International Schools struggling against the International Baccalaureate (IB)

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Editor: Emil Aaby

We have all been there, its your last year of high-school. Every single one of the people you grew up with are going through the same trials and tribulations known as exams. These exams are important, these exams are going to decide which university the students are going to attend. Choices of universities are important in Hong Kong, with the unemployment rates being as low as 1% in the top tier universities, with the lower tiered universities having 12% unemployment.

 

The Hong Kong local exams, called the Hong Kong Diploma of Secondary Education, are very competitive. Only the top few percentile achieving grades high enough to compete with other applicants to enter universities such as: The University of Hong Kong (HKU), The Chinese University of Hong Kong (CUHK) and The Hong Kong University of Science and Technology (HKUST).

 

But how does competition to enter local elite institutions fare for International School students doing international cirriculumns such as IB and A-Levels? Hong Kong students enter local universities through the Joint University Programmes Admissions System (JUPAS) with around 80% of the seats given to them. However, non-JUPAS students only take up 20% of the students. Non-Jupas students include: students from the mainland, foreign students and students taking international cirriculumns. So competition is tough, the pressure is high as the school fees for international schools arent cheap. With the cheapest international schools in Hong Kong costing 150,000 HKD a year, these students really do not want to dissappoint their parents.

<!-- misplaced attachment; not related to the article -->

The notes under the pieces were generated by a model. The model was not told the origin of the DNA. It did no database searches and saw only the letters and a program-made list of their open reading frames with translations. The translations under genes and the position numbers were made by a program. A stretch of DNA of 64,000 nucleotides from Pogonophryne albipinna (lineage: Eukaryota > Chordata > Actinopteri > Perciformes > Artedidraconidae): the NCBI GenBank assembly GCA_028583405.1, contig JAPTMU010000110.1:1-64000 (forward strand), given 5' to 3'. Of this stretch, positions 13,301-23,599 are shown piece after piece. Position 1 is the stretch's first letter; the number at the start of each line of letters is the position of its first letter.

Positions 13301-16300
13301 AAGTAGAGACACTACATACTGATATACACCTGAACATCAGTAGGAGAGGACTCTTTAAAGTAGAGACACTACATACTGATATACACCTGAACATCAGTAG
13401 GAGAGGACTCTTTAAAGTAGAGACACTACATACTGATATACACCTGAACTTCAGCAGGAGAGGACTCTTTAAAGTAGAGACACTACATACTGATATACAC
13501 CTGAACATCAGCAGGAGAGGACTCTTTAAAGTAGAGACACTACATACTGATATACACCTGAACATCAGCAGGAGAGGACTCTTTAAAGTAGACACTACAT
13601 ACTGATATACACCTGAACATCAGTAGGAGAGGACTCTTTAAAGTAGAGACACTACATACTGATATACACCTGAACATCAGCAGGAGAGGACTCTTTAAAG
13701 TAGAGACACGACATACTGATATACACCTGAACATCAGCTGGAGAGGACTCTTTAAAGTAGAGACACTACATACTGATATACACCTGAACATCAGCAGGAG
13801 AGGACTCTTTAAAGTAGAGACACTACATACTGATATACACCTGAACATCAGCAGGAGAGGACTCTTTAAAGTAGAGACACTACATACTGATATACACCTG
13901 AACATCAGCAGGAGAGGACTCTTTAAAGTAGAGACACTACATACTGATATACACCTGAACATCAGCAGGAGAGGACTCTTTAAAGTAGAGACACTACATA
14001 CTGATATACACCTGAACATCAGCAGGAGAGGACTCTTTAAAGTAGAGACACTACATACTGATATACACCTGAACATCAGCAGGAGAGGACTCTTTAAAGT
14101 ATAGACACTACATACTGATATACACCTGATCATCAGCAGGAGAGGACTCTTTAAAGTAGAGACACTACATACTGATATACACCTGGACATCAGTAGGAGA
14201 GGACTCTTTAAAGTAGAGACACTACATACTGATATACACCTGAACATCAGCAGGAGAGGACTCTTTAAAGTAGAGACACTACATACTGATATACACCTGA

For international school kids in Hong Kong the majority of the students take the IB diploma program. A 2-year program equivalent to the A-levels, however IB requires students to be well-balanced in all subject areas. Students are all required to take a subject from any of 5 subject categories: a first language literature/language course, a foreign language course, mathematics, humanities, arts or science. Mathematics and the languages are required courses.

 

On top of being examined thoroughly in their 6 subjects, they also have to complete thesis papers in each of the subjects. Often times students find the exams and course work very challenging “compared to my friends doing A-Levels, I have to take a lot more courses along with a lot more depth and academic rigor “Allison a student at MG Study Hub comments, as deadlines are usually coupled to school tests which contribute to predicted grades they send off in applications for universities. To top it all off to the amount of pressure and work, the students are also required to write a thesis paper on philosophy, do a piece of independent research and perform 120 hours of creative, action and charitable activities. All just to pass.

 

Each subject is out of 7 points, totalling 42 points for their core subjects along with 3 extra points awarded for their philosophy and independent research essays. Competitive universities around the world require a minimum of at-least 38 points.”It is really difficult to achieve a 7/7 in any course, in order to get a score more than 36 points you atleast have to be performing at a 6 level which is equivalent to an A in A-Levels.” Eugenia another student at MG study Hub commented. Each point is hard to gain as each subject is equivalent to a freshman university course.

 

In order to get the top grades the student has to study, day in day out whilst holding all the other commitments. Therefore, the whole experience is very challenging.

 

The exam season starts now, as May elapsed students begin to take their exams. With some having 3 subjects on the same day. They would have to perform at their peak levels whilst sustaining a full days worth of exams being 6 hours.